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In Re Jose M., Jr., A Person Coming Under the Juvenile Court v. Jose M.

December 9, 2010

IN RE JOSE M., JR., A PERSON COMING UNDER THE JUVENILE COURT LAW. SAN DIEGO COUNTY HEALTH AND HUMAN SERVICES AGENCY, PLAINTIFF AND RESPONDENT,
v.
JOSE M., SR., DEFENDANT AND APPELLANT.



APPEAL from the finding and order of the Superior Court of San Diego County, Lloyd M. Harmon, Juvenile Court Referee. (Super. Ct. No. J517453)

The opinion of the court was delivered by: Nares, Acting P. J.

In re Jose M.

CA4/1

NOT TO BE PUBLISHED IN OFFICIAL REPORTS

California Rules of Court, rule 8.1115(a), prohibits courts and parties from citing or relying on opinions not certified for publication or ordered published, except as specified by rule 8.1115(b). This opinion has not been certified for publication or ordered published for purposes of rule 8.1115.

Affirmed.

Jose M., Sr., (Jose) appeals an order terminating parental rights to his son, Jose M., Jr., (Jose Jr.) under Welfare and Institutions Code*fn1 section 366.26. He also asserts the court did not comply with the Indian Child Welfare Act (ICWA) under 25 United States Code section 1901 et seq. and section 224 et seq. We affirm the finding and order.

FACTUAL AND PROCEDURAL BACKGROUND

Jose is the father of Jose Jr., who was born two months prematurely in February 2009.*fn2 Jose Jr. was a medically fragile infant. He was not able to coordinate eating and feeding, and developed a respiratory infection which required assisted ventilation with a respirator. Jose Jr. remained in the hospital for approximately two months.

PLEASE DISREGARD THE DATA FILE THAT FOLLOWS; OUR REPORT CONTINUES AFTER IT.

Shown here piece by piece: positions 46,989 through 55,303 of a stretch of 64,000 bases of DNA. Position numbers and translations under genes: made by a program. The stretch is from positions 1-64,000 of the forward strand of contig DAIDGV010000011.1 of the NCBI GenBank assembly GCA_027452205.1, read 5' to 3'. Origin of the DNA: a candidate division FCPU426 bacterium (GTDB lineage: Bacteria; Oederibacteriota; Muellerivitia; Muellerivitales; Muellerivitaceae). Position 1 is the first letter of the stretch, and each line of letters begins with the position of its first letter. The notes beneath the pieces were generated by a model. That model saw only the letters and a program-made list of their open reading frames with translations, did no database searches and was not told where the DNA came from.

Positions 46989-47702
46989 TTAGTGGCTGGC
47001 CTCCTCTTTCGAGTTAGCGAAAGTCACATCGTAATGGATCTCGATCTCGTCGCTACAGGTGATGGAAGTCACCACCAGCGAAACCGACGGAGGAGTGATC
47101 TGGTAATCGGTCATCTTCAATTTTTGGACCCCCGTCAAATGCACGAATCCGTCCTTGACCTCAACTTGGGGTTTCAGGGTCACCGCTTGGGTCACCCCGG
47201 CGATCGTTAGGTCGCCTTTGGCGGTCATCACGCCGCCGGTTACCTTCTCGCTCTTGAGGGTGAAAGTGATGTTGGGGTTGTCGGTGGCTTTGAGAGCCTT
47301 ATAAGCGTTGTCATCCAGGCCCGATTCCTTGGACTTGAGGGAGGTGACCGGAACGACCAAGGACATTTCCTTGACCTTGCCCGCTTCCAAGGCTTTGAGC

Jose Jr.'s parents each had significant disabilities and a history of substance abuse and domestic violence. C.B. was diagnosed with mild mental retardation. She also had a psychiatric disorder. Jose was moderately mentally retarded. He had a mental age of seven years, three months, and had difficulty coping with daily activities because of infantile cerebral palsy. He did not have any function in his right arm and could walk only with support. Jose had a seizure disorder and would become unconscious when he did not take his medication.

The parents had trouble caring for Jose Jr. even when closely supervised by hospital staff. Jose and C.B. were not able to feed the baby without assistance. On one occasion when C.B. was holding him, Jose Jr. turned blue from head to foot because he was not getting enough oxygen. Neither parent noticed his condition. Hospital staff stated the parents' ability to make decisions was poor because they lacked the mental capacity to understand the consequences of their actions.

Dr. Tina Leone, a neonatologist, stated that Jose Jr. remained at risk for serious respiratory infections for the first one to two years of his life. It was important that his caregivers were able to recognize subtle signs of illness and seek appropriate care, otherwise, such an infection could be fatal. It would also be necessary for his caregivers to coordinate aspects of his care with different physicians and service providers. Jose Jr. would also need acute visits to different doctors and possibly the hospital during illness.

In April 2010, before Jose Jr. was released from the hospital, the San Diego County Health and Human Services Agency (the Agency) initiated dependency proceedings. At the detention hearing, the juvenile court ordered the Agency to provide frequent and liberal supervised visitation to the parents.

After declaring Jose Jr. a dependent, the juvenile court ordered a plan of reunification services for the parents. Jose was to participate in a psychological evaluation, therapy, parenting education and other services offered by the ...


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